The Financing Alliance for Health (Financing Alliance), a new partnership designed to help governments design and fund ambitious, affordable, and at-scale community health programs, launched today through a Commitment to Action at the Clinton Global Initiative in New York. An innovative partnership between governments, agencies, and organizations, the Financing Alliance’s ultimate goal is to support the scale up of the nearly 700,000 community health workers needed in sub-Saharan Africa to close the health coverage gap—saving an estimated 300,000 lives a year.
The Financing Alliance is a joint collaboration between the Government of Ethiopia, UNICEF, Partners In Health, Last Mile Health, Johns Hopkins University, Living Goods, the Office of the UN Secretary-General’s Special Envoy for Health in Agenda 2030 and for Malaria, the Millennium Challenge Corporation, Social Finance, Total Impact Capital, The World Bank, Harvard Medical School, and additional organizations
During the term of its one year Commitment to Action, the Alliance seeks to secure and leverage $15 million to support approximately 5,000 community health workers (CHW) in Liberia, Sierra Leone, and Kenya or Uganda, to share knowledge of financial structuring, to access private sector financing opportunities, and to embed this knowledge into the local partners.
Minister Kesete of Ethiopia, UN Secretary-General’s Special Envoy Ray Chambers, Paul Farmer of Partners In Health, Raj Panjabi of Last Mile Health, Jeff Walker of the UN Special Envoy’s Office, and Chuck Slaughter of Living Goods were on stage as part of the official launch.
Minister Kesete of Ethiopia reinforced the importance of the collaboration when he noted that, “The Community Health Extension Worker program in Ethiopia has been critical for our achievements in health and I believe the Financing Alliance will provide essential support to countries and enable them to find sustainable financing pathways for their community health programs.”
The Financing Alliance will assist governments that are committed to developing and investing in their community health programs to find viable financing schemes. In doing so, the Financing Alliance will focus on A) Country Engagement; B) Knowledge Management; and C) Innovative Financing.
Creation of the Financing Alliance was a recommendation from a group of senior health leaders – including Prime Minister Hailemariam of Ethiopia, President Sirleaf of Liberia, the UN Secretary-General’s Special Envoy Ray Chambers, Partners in Health co-Founder Dr. Paul Farmer, Clinton Foundation Vice-Chair Dr. Chelsea Clinton, and others. These leaders issued a path-breaking report that found a 10:1 return from investing in community health.
By 2030, the Financing Alliance’s aspiration is to have helped countries transition from largely donor-supported models to financing self-sufficiency through a mix of sources—such as revenue generating models, corporate investment into community health, impact bonds, and revenue bonds supported by the capital markets—with a predominance of government investment of national resources.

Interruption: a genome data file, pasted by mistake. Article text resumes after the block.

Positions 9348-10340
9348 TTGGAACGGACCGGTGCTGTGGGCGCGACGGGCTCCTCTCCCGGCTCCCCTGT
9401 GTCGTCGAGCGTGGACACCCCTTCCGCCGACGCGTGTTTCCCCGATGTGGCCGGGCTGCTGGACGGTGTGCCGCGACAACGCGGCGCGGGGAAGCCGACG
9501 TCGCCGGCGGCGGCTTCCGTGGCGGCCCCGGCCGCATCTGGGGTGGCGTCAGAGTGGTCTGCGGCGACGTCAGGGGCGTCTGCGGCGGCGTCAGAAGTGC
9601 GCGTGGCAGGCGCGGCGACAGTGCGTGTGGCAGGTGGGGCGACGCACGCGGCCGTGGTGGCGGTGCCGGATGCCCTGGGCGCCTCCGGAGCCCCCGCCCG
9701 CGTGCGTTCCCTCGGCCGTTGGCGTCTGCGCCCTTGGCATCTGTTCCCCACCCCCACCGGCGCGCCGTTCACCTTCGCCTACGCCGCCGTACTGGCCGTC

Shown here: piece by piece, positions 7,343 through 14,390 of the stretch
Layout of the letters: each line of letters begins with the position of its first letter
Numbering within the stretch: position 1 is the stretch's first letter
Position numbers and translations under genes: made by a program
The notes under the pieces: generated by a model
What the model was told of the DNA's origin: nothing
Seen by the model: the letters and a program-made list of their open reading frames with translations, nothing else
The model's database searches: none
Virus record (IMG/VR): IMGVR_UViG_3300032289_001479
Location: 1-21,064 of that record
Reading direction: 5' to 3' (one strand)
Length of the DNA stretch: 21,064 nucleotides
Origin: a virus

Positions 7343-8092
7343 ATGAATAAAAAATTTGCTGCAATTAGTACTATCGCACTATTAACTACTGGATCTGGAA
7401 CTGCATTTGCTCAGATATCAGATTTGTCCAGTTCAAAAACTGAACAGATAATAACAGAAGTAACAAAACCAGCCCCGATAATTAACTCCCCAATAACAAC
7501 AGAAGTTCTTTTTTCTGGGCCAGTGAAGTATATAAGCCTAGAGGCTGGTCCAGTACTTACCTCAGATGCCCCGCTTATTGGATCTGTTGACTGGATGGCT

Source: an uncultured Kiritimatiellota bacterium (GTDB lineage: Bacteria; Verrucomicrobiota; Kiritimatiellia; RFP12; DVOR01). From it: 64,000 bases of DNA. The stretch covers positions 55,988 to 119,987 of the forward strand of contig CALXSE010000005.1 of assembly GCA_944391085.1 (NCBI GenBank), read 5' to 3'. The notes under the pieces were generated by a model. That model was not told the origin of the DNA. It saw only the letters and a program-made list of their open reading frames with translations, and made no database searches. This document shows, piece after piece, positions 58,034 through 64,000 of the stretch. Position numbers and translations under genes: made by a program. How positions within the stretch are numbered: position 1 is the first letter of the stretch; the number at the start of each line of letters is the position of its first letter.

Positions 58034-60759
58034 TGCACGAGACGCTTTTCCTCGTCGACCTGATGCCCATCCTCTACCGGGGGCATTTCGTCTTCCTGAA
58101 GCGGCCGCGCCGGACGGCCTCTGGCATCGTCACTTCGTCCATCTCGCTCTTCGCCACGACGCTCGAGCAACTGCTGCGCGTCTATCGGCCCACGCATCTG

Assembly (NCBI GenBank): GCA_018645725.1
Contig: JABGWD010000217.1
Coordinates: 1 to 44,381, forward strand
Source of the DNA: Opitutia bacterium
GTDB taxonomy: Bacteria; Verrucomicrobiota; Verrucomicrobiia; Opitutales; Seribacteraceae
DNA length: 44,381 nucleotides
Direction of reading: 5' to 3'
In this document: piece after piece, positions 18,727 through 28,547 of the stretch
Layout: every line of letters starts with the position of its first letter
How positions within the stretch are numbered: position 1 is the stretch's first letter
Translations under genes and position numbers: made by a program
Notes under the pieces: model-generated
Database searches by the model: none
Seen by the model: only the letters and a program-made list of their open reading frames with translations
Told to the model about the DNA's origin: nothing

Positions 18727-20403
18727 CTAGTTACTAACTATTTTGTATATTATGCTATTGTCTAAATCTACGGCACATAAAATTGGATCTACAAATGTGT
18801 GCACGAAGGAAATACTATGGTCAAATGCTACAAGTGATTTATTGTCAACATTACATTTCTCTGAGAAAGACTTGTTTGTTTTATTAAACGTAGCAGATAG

Additional remarks from key partners of the Financing Alliance
“The Financing Alliance represents a highly catalytic opportunity,” said Ray Chambers, UN Secretary-General’s Special Envoy for Health in Agenda 2030 and for Malaria. “By helping ensure community health programs in sub-Saharan Africa are sustainably financed, The Financing Alliance stands positioned to reduce both maternal and child mortality and the chances of the next global health crisis like Ebola.”
Harvard’s Paul Farmer, co-founder of Partners In Health, noted that financing remains the critical bottleneck in the effort to deliver equitable, high quality health care. Developing and scaling ambitious community health programs requires the kind of sustained and strategic effort that the Financing Alliance will support.
“The Ebola epidemic demonstrated the need to extend health systems to reach the most remote communities,” said Raj Panjabi, CEO of Last Mile Health. “In Liberia, Last Mile Health and the Financing Alliance are working together to help the government identify financing options to ensure that the Government of Liberia’s National Community Health Assistant Program reaches its goal of training, equipping, and paying over 4,000 CHWs and 200 Community Health Supervisors, including nurses, who will provide health services to 1.2 million people. We consider the partnership with the Financing Alliance to be essential.”
“Living Goods promotes systemic, lasting impact in community health and long term financing is a critical piece of the puzzle,” said Chuck Slaughter, Founder of Living Goods. “We’re proud to collaborate with the Financing Alliance to support innovative financing mechanisms and empower country governments to move toward self-sufficiency.”
About the Financing Alliance for Health
The Financing Alliance for Health’s mission is to ‘rebalance’ conversations at the country and global levels to ensure financing is incorporated as a core component of the process to develop high-quality, at-scale community health programs, in addition to the more technical health conversations. The Financing Alliance will work across sectors, and alongside partners such as the Global Financing Facility, to ensure that this financing is increasingly ‘blended’ and includes a range of public and private sources. The Financing Alliance will work hand-in-hand with financing organizations, experts, ministries of health and finance, and local organizations to accelerate this process.
The Financing Alliance for Health is a fiscally sponsored program of Capital for Good USA, a 501(c)(3) public charity. Donations to Capital for Good USA are tax deductible to the extent provided by applicable law. The fiscal sponsorship from Capital for Good USA enables grants and other support to be received for the benefit of the project.